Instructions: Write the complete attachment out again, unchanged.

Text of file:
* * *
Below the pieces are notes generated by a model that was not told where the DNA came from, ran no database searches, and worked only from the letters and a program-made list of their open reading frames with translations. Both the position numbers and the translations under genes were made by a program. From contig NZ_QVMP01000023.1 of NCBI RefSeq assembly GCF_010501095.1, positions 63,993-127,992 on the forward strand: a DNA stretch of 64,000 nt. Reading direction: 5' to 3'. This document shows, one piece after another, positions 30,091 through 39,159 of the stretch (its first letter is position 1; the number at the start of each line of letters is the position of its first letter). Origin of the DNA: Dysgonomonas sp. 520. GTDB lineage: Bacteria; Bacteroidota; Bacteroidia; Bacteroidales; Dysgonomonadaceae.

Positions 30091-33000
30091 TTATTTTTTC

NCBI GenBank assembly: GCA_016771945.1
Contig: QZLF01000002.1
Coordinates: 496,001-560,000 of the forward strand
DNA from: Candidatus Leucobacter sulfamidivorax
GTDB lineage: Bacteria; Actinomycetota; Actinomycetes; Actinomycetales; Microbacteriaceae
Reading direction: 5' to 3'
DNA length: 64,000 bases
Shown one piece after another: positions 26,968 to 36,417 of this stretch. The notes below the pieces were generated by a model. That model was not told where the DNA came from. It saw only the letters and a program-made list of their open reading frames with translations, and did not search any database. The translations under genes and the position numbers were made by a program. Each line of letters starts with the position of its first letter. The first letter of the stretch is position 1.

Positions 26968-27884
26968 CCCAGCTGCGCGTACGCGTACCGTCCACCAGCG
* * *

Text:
Below the pieces are notes generated by a model that was not told where the DNA came from, ran no database searches, and worked only from the letters and a program-made list of their open reading frames with translations. Both the position numbers and the translations under genes were made by a program. From contig NZ_QVMP01000023.1 of NCBI RefSeq assembly GCF_010501095.1, positions 63,993-127,992 on the forward strand: a DNA stretch of 64,000 nt. Reading direction: 5' to 3'. This document shows, one piece after another, positions 30,091 through 39,159 of the stretch (its first letter is position 1; the number at the start of each line of letters is the position of its first letter). Origin of the DNA: Dysgonomonas sp. 520. GTDB lineage: Bacteria; Bacteroidota; Bacteroidia; Bacteroidales; Dysgonomonadaceae.

Positions 30091-33000
30091 TTATTTTTTC

NCBI GenBank assembly: GCA_016771945.1
Contig: QZLF01000002.1
Coordinates: 496,001-560,000 of the forward strand
DNA from: Candidatus Leucobacter sulfamidivorax
GTDB lineage: Bacteria; Actinomycetota; Actinomycetes; Actinomycetales; Microbacteriaceae
Reading direction: 5' to 3'
DNA length: 64,000 bases
Shown one piece after another: positions 26,968 to 36,417 of this stretch. The notes below the pieces were generated by a model. That model was not told where the DNA came from. It saw only the letters and a program-made list of their open reading frames with translations, and did not search any database. The translations under genes and the position numbers were made by a program. Each line of letters starts with the position of its first letter. The first letter of the stretch is position 1.

Positions 26968-27884
26968 CCCAGCTGCGCGTACGCGTACCGTCCACCAGCG